I'll admit that I don't always eat at the most appropriate of times. Some days you get in from work a little late and spend a little time cooking, resulting in a lovely meal you're eating far too late in the evening for your body to properly benefit from. Sometimes there's a good reason for eating in the later hours, but at other times it's just because you've been out drinking and your desire for fast food has taken over your brain - either way, it's a habit you should really avoid.
You may have been told when you were growing up that this is the case, but new research from the University of Pennsylvania has found that there may be even more danger to the practice than we initially thought. In the study, nine healthy adults were told to eat three meals and two snacks between the hours of 8am and 7pm for eight weeks.
After a two-week wash-out period to ensure there were no carry-over effects, some of them were told to switch up their eating habits. While their sleep schedules and the amount that they ate was kept the same, these participants were told to eat only between the hours of midday and 11pm for a further eight weeks.
This group put on weight during the second period, hitting higher levels of insulin, glucose and cholesterol. These effects could cause type 2 diabetes in the longterm, as well as increase the risk of heart disease.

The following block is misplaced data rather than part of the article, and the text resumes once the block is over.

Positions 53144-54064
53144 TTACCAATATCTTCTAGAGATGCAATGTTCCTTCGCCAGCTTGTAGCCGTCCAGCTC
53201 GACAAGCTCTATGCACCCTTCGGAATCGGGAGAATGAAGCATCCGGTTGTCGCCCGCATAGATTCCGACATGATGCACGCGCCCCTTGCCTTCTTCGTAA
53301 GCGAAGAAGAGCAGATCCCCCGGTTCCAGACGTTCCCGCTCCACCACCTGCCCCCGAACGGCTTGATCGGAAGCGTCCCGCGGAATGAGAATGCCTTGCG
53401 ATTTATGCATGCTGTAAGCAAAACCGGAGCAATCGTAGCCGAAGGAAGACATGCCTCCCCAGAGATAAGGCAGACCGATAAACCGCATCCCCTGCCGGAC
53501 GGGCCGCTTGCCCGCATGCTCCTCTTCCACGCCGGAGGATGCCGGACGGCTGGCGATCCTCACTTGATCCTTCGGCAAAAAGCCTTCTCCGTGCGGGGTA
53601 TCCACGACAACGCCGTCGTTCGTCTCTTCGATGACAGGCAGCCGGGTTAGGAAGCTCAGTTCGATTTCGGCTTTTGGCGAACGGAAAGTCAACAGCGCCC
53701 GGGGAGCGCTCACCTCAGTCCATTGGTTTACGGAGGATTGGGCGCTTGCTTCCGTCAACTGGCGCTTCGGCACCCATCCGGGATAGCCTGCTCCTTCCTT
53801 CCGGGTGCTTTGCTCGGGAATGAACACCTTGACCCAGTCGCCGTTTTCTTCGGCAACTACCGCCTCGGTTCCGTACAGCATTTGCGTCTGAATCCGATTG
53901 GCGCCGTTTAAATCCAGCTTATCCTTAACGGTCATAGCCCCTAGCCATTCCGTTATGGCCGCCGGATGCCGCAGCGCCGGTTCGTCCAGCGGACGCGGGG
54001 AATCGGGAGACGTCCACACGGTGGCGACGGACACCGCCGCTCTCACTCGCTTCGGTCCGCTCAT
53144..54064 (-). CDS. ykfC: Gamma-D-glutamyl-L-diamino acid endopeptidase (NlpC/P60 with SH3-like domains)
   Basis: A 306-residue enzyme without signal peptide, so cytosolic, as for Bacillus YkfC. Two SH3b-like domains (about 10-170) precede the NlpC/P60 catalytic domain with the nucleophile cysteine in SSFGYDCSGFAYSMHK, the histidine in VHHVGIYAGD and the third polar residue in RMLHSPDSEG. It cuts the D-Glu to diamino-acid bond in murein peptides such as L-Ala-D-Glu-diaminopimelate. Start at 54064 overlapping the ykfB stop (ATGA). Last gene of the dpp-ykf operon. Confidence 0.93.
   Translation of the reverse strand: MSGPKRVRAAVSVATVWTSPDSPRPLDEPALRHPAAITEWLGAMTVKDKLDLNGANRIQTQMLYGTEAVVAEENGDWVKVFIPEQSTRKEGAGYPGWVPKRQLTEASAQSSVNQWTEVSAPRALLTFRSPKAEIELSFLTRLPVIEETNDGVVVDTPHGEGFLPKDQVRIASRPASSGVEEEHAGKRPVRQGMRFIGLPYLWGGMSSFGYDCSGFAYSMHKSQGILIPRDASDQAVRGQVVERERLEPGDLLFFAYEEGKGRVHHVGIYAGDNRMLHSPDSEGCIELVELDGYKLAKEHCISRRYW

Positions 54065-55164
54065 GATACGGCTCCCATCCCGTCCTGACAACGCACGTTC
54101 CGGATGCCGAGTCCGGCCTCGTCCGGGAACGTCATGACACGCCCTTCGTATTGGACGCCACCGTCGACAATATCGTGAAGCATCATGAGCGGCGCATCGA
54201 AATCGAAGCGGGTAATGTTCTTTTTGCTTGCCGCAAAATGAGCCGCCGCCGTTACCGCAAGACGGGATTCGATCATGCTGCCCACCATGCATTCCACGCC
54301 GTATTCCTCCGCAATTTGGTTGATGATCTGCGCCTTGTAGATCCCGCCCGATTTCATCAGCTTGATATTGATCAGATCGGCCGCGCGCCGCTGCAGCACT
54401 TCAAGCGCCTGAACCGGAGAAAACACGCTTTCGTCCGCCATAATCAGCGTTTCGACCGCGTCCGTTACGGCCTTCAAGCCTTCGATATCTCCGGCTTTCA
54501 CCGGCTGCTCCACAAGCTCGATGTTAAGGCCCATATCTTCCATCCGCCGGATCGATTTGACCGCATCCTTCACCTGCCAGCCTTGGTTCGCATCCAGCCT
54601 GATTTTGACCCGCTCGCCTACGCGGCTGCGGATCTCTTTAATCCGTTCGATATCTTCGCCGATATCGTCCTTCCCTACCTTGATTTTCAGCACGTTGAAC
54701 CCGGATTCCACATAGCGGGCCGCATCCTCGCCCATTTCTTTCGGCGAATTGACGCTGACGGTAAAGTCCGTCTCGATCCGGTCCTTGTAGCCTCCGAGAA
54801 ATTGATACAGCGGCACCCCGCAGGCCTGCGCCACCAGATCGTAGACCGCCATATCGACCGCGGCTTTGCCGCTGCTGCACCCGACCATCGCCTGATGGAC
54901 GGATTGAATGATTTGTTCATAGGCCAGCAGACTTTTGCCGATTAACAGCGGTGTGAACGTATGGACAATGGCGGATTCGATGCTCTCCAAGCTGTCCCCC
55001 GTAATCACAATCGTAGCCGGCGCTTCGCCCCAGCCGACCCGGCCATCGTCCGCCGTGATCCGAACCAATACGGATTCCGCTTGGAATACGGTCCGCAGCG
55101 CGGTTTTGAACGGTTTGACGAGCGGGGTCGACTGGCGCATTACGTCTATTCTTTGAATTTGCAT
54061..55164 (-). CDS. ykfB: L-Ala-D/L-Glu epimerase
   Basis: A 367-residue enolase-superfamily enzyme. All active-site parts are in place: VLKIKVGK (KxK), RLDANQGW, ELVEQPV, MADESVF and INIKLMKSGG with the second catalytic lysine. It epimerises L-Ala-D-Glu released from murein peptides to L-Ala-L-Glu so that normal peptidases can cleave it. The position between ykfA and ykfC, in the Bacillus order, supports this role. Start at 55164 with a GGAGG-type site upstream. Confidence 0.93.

Namni Goel, lead author of the study and a research associate professor of psychology in Psychiatry in the division of Sleep and Chronobiology, said of the study:
"We know from our sleep loss studies that when you’re sleep deprived, it negatively affects weight and metabolism in part due to late-night eating, but now these early findings, which control for sleep, give a more comprehensive picture of the benefits of eating earlier in the same day.
"Eating later can promote a negative profile of weight, energy and hormone markers – such as higher glucose and insulin, which are implicated in diabetes and cholesterol and triglycerides, which are linked with cardiovascular problems and other health conditions."
In addition to this, senior author Kelly Allison, who is an associate professor and director of the Center for Weight and Eating Disorders, believes that there is a simple take away from their research: eat earlier in the day.
"While lifestyle change is never easy, these findings suggest that eating earlier in the day may be worth the effort to help prevent these detrimental chronic health effects," she explained.
It's worth taking this into account when you're craving a midnight snack, or fancy grabbing some food on the way back from a long night out clubbing. Once in a while we all commit this particular crime, but if you make a regular habit of it - you may end up putting your health at risk.